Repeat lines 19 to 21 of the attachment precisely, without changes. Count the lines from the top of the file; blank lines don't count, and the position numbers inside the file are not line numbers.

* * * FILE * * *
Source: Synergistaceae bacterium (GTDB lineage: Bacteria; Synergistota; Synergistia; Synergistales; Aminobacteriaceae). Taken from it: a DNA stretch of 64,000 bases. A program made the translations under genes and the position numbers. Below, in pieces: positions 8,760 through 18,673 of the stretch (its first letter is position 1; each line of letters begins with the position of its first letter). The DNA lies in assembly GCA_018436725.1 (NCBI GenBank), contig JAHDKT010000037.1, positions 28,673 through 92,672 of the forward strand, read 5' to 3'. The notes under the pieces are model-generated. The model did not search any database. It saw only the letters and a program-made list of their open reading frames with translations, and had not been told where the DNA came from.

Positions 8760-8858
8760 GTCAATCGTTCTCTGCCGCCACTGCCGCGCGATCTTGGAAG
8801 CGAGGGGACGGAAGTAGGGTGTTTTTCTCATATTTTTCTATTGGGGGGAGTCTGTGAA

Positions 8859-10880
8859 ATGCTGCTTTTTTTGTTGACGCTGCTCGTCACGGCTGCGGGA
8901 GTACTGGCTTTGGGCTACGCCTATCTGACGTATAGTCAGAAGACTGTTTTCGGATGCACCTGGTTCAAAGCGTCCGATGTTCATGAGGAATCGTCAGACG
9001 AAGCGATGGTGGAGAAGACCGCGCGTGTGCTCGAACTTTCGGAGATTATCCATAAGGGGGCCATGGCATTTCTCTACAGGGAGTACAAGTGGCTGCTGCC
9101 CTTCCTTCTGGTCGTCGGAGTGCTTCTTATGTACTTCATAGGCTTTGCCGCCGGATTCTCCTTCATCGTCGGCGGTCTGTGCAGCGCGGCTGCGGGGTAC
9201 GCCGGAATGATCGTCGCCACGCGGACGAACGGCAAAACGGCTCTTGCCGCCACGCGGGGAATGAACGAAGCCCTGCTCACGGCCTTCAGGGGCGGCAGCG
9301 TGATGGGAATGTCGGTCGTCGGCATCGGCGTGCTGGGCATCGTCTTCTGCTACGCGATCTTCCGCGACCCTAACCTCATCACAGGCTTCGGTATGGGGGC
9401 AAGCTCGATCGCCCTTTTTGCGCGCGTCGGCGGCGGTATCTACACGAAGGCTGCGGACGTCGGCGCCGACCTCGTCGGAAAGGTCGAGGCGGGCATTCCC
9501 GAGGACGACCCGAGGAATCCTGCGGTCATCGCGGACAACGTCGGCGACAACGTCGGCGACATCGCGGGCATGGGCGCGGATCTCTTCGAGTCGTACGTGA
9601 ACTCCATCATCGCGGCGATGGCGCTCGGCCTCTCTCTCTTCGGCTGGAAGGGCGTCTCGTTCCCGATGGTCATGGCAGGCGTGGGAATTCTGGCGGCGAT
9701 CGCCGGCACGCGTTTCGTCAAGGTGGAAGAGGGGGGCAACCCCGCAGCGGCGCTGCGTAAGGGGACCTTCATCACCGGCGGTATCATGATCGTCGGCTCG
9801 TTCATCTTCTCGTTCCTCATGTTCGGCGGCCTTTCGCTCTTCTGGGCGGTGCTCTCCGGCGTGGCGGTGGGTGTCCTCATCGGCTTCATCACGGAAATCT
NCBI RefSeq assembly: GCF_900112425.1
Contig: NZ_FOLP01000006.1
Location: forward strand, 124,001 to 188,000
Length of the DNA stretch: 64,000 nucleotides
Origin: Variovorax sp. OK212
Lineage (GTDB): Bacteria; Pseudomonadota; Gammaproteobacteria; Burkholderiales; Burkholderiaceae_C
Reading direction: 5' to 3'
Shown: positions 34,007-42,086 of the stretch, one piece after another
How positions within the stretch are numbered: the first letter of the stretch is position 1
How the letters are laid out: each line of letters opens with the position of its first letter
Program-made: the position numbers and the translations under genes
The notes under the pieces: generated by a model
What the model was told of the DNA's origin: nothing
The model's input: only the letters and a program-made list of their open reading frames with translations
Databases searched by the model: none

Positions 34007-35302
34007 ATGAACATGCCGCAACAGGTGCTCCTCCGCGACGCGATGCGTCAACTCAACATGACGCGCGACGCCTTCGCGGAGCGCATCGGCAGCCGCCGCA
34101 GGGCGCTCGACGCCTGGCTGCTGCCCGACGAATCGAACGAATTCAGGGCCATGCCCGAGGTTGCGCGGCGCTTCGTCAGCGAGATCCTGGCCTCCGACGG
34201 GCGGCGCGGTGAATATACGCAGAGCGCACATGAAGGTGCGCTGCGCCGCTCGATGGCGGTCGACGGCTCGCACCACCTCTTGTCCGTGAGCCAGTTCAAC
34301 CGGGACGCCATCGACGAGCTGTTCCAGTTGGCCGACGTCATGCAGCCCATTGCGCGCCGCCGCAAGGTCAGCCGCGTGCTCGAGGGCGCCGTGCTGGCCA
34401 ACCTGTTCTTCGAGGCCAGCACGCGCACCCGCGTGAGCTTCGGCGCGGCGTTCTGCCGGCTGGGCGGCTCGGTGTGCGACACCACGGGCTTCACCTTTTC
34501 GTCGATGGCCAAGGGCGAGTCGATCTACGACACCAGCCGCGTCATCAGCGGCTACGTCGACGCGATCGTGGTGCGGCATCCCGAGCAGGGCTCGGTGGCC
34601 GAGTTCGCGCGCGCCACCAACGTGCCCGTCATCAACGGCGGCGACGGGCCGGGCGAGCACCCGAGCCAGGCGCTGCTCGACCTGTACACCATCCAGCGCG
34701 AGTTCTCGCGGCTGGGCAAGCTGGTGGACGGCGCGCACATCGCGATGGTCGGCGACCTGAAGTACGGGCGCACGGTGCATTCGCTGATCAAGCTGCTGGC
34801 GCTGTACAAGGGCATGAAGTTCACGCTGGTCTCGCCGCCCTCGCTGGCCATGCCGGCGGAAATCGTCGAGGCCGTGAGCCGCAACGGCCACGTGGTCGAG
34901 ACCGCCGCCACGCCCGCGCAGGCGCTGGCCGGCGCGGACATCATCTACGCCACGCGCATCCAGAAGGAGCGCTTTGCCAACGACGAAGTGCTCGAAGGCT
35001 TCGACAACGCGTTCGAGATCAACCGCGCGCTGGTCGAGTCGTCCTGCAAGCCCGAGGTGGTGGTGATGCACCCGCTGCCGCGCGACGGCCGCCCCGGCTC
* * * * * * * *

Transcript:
Location: forward strand, 124,001 to 188,000
Length of the DNA stretch: 64,000 nucleotides
Origin: Variovorax sp. OK212